Whether illumination comes from a natural source or an electric lamp, try to take full advantage of it. Light-colored paint on the walls and ceiling will bounce light around a room. Prime locations are in skylight wells and on surfaces used for indirect lighting. Light colors also help to make a small room seem more spacious. Semigloss paint adds a bit of reflectivity and durability and eases cleaning. However, to reduce glare avoid semigloss on walls that receive direct sunlight.
Kitchens can get a bit steamy with all the cooking, dishwashing, and gathering of people in one space. In winter, the coldest surfaces in the kitchen are probably the windows and their frames. That's where the water vapor floating in the air will condense. Wood, vinyl, and fiberglass are the best frame materials for insulating value and for reducing moisture problems from mold and mildew.
Ten Common Energy Questions about Remodeling the Kitchen
1. What's the single most important efficiency improvement for my remodeled kitchen?
Make sure you have an efficient refrigerator.
2. What kind of lights should I specify?
Fluorescent for general lighting requirements and certain task-specific applications like under cabinets to light counter space. Incandescent, including halogen, for limited accent or task lighting and with dimmers where fluorescents are not available. (For general purposes, halogens are not much more efficient than other incandescants.)
3. I have lots of small appliances: toaster oven, coffee maker, etc. Are they major energy users?
No. Most small appliances that are used intermittently consume relatively small amounts of energy and sometimes are more efficient than using a larger appliance (like an oven).
4. Is it possible to get a dishwasher that will run quietly AND save energy?
Yes. Buy a new, euro-style dishwasher. Most of these units consume far less energy than models sold only a few years ago, and they are much quieter. You won't need to flee the kitchen every time you turn it on.
5. I decided to keep all my old appliances in the new kitchen. Does that mean I can't save any energy?
No. Make sure that your walls are adequately insulated and use fluorescent lighting. If replacing windows, install new, efficient models. (There are reversible ones for easy cleaning available).
6. I am basically just replacing the cabinets; what can I do to save energy?
You can reduce air infiltration by carefully sealing all utility cut-throughs and false ceilings before installing the new cabinets. Don't forget to leave space for ventilation around the refrigerator. Also, to save resources and money, you can simply reface the cabinet doors for an entirely new look.
7. I am considering buying a new, larger microwave oven. Is it less efficient than my oven and stove?
Microwave ovens will use much less energy than conventional stoves when cooking small amounts of food. That's a very common situation, so go ahead and buy it.
8. My old kitchen was very stuffy; what can I do to improve ventilation?
New, quiet exhaust fans are now available that allow you to hold a normal conversation while they work to remove moisture, odors, and gases from the area.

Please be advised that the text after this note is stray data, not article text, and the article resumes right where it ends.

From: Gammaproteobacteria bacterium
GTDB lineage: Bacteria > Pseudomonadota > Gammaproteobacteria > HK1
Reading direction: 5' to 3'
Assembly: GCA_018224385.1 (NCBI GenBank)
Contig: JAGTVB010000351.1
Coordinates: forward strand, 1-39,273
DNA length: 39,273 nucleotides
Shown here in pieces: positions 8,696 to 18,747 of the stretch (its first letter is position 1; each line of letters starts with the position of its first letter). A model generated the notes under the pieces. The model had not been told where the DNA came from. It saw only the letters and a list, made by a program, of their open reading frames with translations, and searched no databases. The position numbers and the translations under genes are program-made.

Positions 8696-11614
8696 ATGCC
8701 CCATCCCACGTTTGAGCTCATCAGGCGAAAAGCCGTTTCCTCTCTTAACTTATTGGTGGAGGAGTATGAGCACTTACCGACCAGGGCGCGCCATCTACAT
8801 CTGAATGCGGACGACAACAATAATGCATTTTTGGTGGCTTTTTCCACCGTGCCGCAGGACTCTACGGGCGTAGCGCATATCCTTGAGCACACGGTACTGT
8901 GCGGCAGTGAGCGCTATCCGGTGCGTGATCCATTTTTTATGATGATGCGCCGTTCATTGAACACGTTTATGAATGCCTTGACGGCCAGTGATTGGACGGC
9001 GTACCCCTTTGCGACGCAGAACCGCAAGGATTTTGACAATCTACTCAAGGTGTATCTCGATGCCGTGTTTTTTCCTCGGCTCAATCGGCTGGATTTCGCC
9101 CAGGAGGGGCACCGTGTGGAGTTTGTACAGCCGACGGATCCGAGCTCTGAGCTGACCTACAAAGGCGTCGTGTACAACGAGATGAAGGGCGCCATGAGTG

9. I want to increase the size of the kitchen. Does this mean I'll have to buy a higher capacity heating and cooling system?
Unless you are constructing a large addition, your present system will probably work since most heaters and air conditioners are oversized. But it is important to understand that comfort levels can change (and be improved) during a remodel. Be sure that proper air distribution and ventilation are considered in the new design.
10. Does cooking with gas or electricity make a difference in energy use? I'm trying to decide if I should switch.
Cooking with gas generally uses less energy, but some gas ovens have electric ignitors that stay on when the oven is on and should be avoided. Whether you will save money from switching depends on the rates you pay for electricity and gas. A gas oven uses about 0.112 therms per hour, while a standard electric oven uses about 2 kWh. So, if your rates were, say, 8¢/kWh for electricity and 60¢/therm for gas you'd pay about 16¢ an hour for the electric oven and 7¢ per hour for the gas oven.
If a kitchen is properly ventilated, moisture as well as odors and carbon monoxide vapors from combustion appliances can be controlled. Always install a range hood with at least a 150-cubic-feet-per-minute fan that exhausts to the outdoors. Avoid recirculating hoods because they do nothing to remove moisture.
Most range hoods are too noisy, so people don't use them as much as they should. One solution to the noise problem is a remote-mounted fan installed away from the kitchen and connected to the range hood by a duct 6 to 8 inches in diameter. Go ahead and pay more for a quiet fan. It will be used more because people will not have to leave the room to have a conversation.
Range hoods mounted above the cooking surface are effective because they work with the momentum of the vapors as they rise naturally from the cooking surface. Downdraft fans must overpower this natural momentum with a fan two or three times larger than is necessary in an overhead hood.
In tight houses or where multiple or larger exhaust fans are used, suction can cause flue gases to spill from combustion devices, such as gas water heaters, furnaces, and wood stoves. If the house has combustion appliances, be sure that they have an adequate air supply.
Insulation and Air Sealing
While working on the ventilation system, remember to seal the ducts and the openings where they penetrate walls. If old vents are not going to be used in the renovation, be sure they are sealed off and the area is insulated. Often flex duct is used to extend existing duct runs to a new register. It's important that there are no bends in the ducts that will inhibit air flow and that the joints are secured with airtight mechanical fasteners.